Interest-only  

FCA changes rules on interest-only mortgages

FCA changes rules on interest-only mortgages

The regulator will treat retirement interest-only mortgages as standard mortgages rather than under equity release standards.

The Financial Conduct Authority has removed a regulatory barrier to allow ‘retirement interest-only mortgages’ for older consumers, in which the loan would only be repaid on a specified life event such as the customer’s death or move into residential care.

After setting out plans to reintroduce the product last year, the FCA has said retirement interest-only mortgages will now be excluded from the definition of a lifetime mortgage.

As well as redefining the product, the watchdog will restrict the sale of them to borrowers above a certain age.

The FCA said: "We envisage retirement interest-only mortgages as an additional option alongside downsizing or equity release, not just as a solution for customers with maturing interest-only mortgages.

"A retirement interest-only mortgage will not be the default option for customers with maturing interest-only mortgages and, as with all lending, the decision to offer these mortgages will be a commercial judgement."

The regulator said the changes will improve access to borrowing for older homeowners who have reliable retirement incomes and would benefit some of those "with maturing interest-only mortgages who do not have sufficient funds to fully repay" the loan.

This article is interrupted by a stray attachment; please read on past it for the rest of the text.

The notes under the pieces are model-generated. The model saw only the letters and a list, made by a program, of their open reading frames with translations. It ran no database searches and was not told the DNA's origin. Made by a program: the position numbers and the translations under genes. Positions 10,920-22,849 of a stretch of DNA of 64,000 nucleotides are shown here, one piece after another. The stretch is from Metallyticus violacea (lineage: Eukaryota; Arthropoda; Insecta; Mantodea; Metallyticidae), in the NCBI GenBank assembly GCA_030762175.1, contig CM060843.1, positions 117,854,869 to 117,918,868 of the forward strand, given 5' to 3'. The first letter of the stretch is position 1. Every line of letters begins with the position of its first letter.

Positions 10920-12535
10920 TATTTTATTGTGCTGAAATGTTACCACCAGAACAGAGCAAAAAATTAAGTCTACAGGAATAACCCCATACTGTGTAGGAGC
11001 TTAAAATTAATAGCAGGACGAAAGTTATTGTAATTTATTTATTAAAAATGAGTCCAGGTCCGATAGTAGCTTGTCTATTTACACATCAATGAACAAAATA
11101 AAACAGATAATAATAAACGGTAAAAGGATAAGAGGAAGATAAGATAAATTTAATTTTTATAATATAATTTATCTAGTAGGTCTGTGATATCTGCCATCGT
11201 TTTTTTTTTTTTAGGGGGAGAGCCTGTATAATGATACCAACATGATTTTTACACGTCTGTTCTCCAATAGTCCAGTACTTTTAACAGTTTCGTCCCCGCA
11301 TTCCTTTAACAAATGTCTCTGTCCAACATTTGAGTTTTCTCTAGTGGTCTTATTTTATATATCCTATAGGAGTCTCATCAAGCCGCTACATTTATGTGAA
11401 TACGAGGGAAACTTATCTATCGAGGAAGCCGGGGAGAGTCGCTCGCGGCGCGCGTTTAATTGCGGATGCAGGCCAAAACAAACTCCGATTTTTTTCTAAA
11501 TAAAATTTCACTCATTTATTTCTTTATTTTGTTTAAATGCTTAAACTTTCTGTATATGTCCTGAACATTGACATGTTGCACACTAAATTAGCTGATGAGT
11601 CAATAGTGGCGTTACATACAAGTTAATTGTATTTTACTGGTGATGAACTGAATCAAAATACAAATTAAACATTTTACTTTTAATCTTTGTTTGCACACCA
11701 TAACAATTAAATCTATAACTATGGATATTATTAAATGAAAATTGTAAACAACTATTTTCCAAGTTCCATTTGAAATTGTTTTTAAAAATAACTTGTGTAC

Jackie Bennett, director of mortgages at UK Finance, said: "The reclassification of retirement interest-only mortgages will offer homeowners in later life an alternative option, alongside equity release, for those who wish to stay in their homes.

"It’s useful that the FCA has clarified what information will need to be disclosed to customers so they are fully informed and provided further details on how lenders will need to carry out an affordability assessment."

The FCA received 41 responses to the consultation paper, including 13 from individual consumers, and said feedback had been "generally supportive".

David Hollingworth, a director at London & Country, said: "This recognises the fact that older borrowers can, in some cases, want or need access to a standard mortgage that will run into later life.

"This could offer a viable alternative for some borrowers alongside the alternatives such as equity release. We will have to see how lenders fare in funding this type of open-ended product but it at least signals an understanding that older borrowers can justifiably take on a mortgage in later life, which should help lenders shape their policy."